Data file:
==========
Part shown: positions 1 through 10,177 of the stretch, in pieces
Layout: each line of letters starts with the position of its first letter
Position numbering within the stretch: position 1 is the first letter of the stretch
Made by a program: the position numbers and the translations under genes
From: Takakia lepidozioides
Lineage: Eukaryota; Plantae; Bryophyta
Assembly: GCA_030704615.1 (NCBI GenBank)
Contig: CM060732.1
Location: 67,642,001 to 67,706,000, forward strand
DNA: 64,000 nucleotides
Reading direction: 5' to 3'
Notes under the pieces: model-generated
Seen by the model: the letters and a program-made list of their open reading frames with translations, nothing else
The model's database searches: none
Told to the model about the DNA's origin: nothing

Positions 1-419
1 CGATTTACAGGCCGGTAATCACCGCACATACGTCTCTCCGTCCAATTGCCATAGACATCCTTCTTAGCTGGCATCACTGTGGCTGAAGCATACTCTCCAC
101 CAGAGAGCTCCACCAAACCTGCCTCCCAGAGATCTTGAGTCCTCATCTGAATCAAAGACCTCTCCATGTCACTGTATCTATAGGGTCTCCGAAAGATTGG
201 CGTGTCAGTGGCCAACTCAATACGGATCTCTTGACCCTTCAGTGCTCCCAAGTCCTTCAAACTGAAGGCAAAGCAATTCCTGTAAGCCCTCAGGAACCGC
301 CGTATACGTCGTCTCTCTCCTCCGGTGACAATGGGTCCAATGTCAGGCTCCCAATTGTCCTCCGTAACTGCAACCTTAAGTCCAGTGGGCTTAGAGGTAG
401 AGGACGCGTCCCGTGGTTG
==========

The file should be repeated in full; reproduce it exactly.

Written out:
Part shown: positions 1 through 10,177 of the stretch, in pieces
Layout: each line of letters starts with the position of its first letter
Position numbering within the stretch: position 1 is the first letter of the stretch
Made by a program: the position numbers and the translations under genes
From: Takakia lepidozioides
Lineage: Eukaryota; Plantae; Bryophyta
Assembly: GCA_030704615.1 (NCBI GenBank)
Contig: CM060732.1
Location: 67,642,001 to 67,706,000, forward strand
DNA: 64,000 nucleotides
Reading direction: 5' to 3'
Notes under the pieces: model-generated
Seen by the model: the letters and a program-made list of their open reading frames with translations, nothing else
The model's database searches: none
Told to the model about the DNA's origin: nothing

Positions 1-419
1 CGATTTACAGGCCGGTAATCACCGCACATACGTCTCTCCGTCCAATTGCCATAGACATCCTTCTTAGCTGGCATCACTGTGGCTGAAGCATACTCTCCAC
101 CAGAGAGCTCCACCAAACCTGCCTCCCAGAGATCTTGAGTCCTCATCTGAATCAAAGACCTCTCCATGTCACTGTATCTATAGGGTCTCCGAAAGATTGG
201 CGTGTCAGTGGCCAACTCAATACGGATCTCTTGACCCTTCAGTGCTCCCAAGTCCTTCAAACTGAAGGCAAAGCAATTCCTGTAAGCCCTCAGGAACCGC
301 CGTATACGTCGTCTCTCTCCTCCGGTGACAATGGGTCCAATGTCAGGCTCCCAATTGTCCTCCGTAACTGCAACCTTAAGTCCAGTGGGCTTAGAGGTAG
401 AGGACGCGTCCCGTGGTTG